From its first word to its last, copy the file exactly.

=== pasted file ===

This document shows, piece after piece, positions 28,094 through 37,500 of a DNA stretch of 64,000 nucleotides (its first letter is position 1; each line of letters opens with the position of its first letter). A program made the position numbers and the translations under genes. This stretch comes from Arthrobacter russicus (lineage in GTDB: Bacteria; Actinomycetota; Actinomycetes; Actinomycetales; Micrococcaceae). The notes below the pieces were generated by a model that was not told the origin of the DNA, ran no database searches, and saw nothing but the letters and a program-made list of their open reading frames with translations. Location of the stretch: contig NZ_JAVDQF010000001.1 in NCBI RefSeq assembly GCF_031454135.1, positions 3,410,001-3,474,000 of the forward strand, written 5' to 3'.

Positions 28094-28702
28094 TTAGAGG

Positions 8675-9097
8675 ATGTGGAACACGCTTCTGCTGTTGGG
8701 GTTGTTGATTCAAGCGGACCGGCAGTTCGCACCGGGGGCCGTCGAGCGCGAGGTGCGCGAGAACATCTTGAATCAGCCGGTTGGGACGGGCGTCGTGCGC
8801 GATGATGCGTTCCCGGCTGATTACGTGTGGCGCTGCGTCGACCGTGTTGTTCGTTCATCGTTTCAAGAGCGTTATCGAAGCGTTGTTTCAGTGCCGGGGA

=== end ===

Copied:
This document shows, piece after piece, positions 28,094 through 37,500 of a DNA stretch of 64,000 nucleotides (its first letter is position 1; each line of letters opens with the position of its first letter). A program made the position numbers and the translations under genes. This stretch comes from Arthrobacter russicus (lineage in GTDB: Bacteria; Actinomycetota; Actinomycetes; Actinomycetales; Micrococcaceae). The notes below the pieces were generated by a model that was not told the origin of the DNA, ran no database searches, and saw nothing but the letters and a program-made list of their open reading frames with translations. Location of the stretch: contig NZ_JAVDQF010000001.1 in NCBI RefSeq assembly GCF_031454135.1, positions 3,410,001-3,474,000 of the forward strand, written 5' to 3'.

Positions 28094-28702
28094 TTAGAGG

Positions 8675-9097
8675 ATGTGGAACACGCTTCTGCTGTTGGG
8701 GTTGTTGATTCAAGCGGACCGGCAGTTCGCACCGGGGGCCGTCGAGCGCGAGGTGCGCGAGAACATCTTGAATCAGCCGGTTGGGACGGGCGTCGTGCGC
8801 GATGATGCGTTCCCGGCTGATTACGTGTGGCGCTGCGTCGACCGTGTTGTTCGTTCATCGTTTCAAGAGCGTTATCGAAGCGTTGTTTCAGTGCCGGGGA